The Blackberry OS is considered the Best operating system for mobiles used for business purposes as it has all the application needed in that respect: email, calendar, instant messaging, internet browsing, data transfer and it still has multimedia support. The Symbian OS can look different from cell to cell as it is usually designed for a specific hardware. The Android OS is derived from the Linux Kernel and it is a flexible OS with a lot of features. It is also quite fast.

You can’t really choose the best operating system for phones. You should choose the best one for you. It depends on the kind of features and functionalities you value the most. Windows mobile is the most preferred and common system, Blackberry is for email fanatics, iPhone OS is perfect is you want a slick to the point OS and Symbian and Android can do almost anything. Ask the sales advisor what each system can offer and decide if it is the right for you.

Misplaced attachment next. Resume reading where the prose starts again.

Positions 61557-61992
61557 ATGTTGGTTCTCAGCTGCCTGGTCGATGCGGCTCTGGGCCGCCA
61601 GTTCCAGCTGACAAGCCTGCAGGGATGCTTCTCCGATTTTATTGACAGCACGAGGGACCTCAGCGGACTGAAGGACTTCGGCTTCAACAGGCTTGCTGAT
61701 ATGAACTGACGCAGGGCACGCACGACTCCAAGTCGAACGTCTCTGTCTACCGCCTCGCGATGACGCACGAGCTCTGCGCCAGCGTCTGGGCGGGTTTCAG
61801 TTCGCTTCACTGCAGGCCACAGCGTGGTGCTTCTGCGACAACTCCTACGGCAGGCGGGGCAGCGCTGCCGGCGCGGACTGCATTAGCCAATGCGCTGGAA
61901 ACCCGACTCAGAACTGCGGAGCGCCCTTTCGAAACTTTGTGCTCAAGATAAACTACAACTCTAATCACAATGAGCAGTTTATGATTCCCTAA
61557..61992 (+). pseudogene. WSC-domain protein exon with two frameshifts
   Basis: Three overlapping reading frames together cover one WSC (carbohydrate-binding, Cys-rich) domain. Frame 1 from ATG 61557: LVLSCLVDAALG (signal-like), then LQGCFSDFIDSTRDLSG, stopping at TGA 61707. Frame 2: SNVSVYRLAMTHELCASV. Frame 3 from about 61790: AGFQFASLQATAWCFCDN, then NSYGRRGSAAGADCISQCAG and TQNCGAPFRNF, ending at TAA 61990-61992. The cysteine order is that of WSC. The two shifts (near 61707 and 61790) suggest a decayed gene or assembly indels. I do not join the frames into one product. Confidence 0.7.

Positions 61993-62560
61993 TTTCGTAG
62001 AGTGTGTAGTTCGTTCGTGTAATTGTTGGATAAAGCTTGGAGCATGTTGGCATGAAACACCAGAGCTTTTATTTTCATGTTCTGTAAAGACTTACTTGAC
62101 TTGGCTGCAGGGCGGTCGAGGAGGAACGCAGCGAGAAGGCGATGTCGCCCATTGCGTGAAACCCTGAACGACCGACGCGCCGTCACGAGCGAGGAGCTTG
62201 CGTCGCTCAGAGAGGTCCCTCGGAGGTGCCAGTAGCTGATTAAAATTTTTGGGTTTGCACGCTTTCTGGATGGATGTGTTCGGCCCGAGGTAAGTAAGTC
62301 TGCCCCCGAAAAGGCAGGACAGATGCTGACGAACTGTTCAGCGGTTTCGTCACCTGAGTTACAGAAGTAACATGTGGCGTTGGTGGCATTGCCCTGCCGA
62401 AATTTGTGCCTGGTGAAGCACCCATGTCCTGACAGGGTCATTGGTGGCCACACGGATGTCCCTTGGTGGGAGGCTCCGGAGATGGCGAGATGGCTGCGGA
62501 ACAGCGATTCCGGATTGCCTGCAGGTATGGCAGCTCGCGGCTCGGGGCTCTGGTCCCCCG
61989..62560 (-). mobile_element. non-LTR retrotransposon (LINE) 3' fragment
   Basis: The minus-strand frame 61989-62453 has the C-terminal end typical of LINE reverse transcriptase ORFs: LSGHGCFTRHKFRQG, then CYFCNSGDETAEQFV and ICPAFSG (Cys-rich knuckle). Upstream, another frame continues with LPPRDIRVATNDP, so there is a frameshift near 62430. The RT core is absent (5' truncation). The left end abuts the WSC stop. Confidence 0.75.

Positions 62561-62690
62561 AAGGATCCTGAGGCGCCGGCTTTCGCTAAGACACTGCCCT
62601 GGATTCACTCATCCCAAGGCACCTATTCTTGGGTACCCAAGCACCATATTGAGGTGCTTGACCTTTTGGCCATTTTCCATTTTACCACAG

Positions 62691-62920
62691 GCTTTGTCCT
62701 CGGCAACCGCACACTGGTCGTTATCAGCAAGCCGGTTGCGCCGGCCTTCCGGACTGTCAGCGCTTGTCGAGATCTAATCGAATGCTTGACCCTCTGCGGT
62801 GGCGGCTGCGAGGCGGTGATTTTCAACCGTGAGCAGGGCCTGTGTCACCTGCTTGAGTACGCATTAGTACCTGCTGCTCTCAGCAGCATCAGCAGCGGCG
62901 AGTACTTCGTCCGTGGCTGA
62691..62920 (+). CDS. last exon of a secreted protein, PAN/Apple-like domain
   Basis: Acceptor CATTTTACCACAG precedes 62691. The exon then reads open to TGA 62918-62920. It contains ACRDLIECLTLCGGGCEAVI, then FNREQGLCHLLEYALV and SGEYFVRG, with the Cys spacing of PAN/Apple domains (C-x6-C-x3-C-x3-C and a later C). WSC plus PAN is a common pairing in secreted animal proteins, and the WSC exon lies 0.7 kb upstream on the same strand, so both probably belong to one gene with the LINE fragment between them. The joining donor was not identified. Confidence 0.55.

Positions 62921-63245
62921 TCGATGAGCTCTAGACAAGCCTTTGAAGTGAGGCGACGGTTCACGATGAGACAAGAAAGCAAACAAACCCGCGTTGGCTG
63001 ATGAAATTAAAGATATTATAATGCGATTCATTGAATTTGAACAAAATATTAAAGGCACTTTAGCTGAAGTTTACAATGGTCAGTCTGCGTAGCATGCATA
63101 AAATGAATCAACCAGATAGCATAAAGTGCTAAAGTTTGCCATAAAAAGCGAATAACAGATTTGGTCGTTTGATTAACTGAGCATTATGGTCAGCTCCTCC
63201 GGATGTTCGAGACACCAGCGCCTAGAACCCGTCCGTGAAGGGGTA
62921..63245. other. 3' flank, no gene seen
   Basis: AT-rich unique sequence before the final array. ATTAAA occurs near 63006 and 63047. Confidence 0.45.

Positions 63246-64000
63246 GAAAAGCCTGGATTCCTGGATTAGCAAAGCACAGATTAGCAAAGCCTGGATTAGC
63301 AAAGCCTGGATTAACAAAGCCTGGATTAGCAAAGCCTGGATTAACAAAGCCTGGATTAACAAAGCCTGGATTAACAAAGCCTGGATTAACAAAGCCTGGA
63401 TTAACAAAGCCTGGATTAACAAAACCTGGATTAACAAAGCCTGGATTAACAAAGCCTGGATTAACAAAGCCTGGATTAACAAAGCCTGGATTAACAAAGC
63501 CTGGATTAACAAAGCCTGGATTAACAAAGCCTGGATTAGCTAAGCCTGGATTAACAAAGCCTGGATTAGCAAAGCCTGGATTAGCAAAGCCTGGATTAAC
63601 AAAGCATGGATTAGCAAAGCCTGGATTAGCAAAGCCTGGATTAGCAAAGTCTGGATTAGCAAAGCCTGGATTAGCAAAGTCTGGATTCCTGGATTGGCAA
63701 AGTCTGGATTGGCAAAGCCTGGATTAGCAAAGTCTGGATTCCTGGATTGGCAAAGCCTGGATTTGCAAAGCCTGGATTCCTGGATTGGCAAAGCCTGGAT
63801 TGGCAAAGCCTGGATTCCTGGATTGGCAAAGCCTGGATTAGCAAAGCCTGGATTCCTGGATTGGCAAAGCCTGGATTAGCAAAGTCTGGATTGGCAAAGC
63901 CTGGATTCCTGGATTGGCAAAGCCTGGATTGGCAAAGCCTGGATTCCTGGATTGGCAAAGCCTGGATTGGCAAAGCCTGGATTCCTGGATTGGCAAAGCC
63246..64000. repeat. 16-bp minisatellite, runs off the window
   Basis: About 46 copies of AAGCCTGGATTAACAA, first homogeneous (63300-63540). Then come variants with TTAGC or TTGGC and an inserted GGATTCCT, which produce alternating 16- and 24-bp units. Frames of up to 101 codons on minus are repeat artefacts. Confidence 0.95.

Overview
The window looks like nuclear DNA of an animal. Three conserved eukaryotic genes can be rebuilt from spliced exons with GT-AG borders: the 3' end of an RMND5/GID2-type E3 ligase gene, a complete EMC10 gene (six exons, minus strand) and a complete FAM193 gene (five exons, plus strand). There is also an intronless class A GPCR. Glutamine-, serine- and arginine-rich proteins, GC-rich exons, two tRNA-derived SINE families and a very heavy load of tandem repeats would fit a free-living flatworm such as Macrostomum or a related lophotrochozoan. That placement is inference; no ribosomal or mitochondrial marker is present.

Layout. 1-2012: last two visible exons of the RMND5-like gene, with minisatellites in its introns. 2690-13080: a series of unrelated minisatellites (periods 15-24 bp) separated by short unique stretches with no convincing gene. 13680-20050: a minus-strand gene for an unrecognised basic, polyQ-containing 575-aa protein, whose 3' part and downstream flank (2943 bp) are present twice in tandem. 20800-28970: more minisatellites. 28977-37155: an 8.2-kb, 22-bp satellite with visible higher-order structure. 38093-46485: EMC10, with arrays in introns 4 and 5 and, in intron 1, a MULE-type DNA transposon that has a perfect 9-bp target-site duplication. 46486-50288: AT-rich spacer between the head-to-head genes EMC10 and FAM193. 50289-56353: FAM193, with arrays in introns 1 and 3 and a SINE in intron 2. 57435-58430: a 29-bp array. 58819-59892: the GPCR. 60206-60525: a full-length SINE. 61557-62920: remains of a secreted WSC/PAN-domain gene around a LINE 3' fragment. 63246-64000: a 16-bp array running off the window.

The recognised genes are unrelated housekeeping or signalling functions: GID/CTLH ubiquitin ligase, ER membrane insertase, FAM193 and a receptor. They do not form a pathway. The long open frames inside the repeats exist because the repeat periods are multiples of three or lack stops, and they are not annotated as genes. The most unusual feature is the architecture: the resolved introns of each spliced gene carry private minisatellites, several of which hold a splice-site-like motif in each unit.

Pros and Cons of the Major Operating Systems

There are several options when it comes to choosing an operating system for your computer. Of course Windows is the overwhelming heavyweight in the market place and it isn’t a bad choice in some ways, especially for those not interested in the nuts and bolts of things. Also looking for users are Linux, BSD and Leopard.

1. Windows

The good side of Windows is that it is made to operate programs. The rich variety of software that works here is a huge selling point. You don’t have to be a programmer or even a techie to be a user. Everything comes from a disc or a download. Click the install button and away you go. Word processors, Spreadsheets, Games, Synthesizers, Photo Editors, Art Creators, Email Handlers, Bookkeepers and Website Makers are some of the most common. Then there are the not so popular yet also intriguing out of the mainstream volumes such as File Converters, Iso File Makers, Virus Hunters, Adware Killers and endless utilities you may discover once you start looking. There is a small utility that saves clips (as many as you want) that can be pasted anywhere so you don’t have to retype all the time.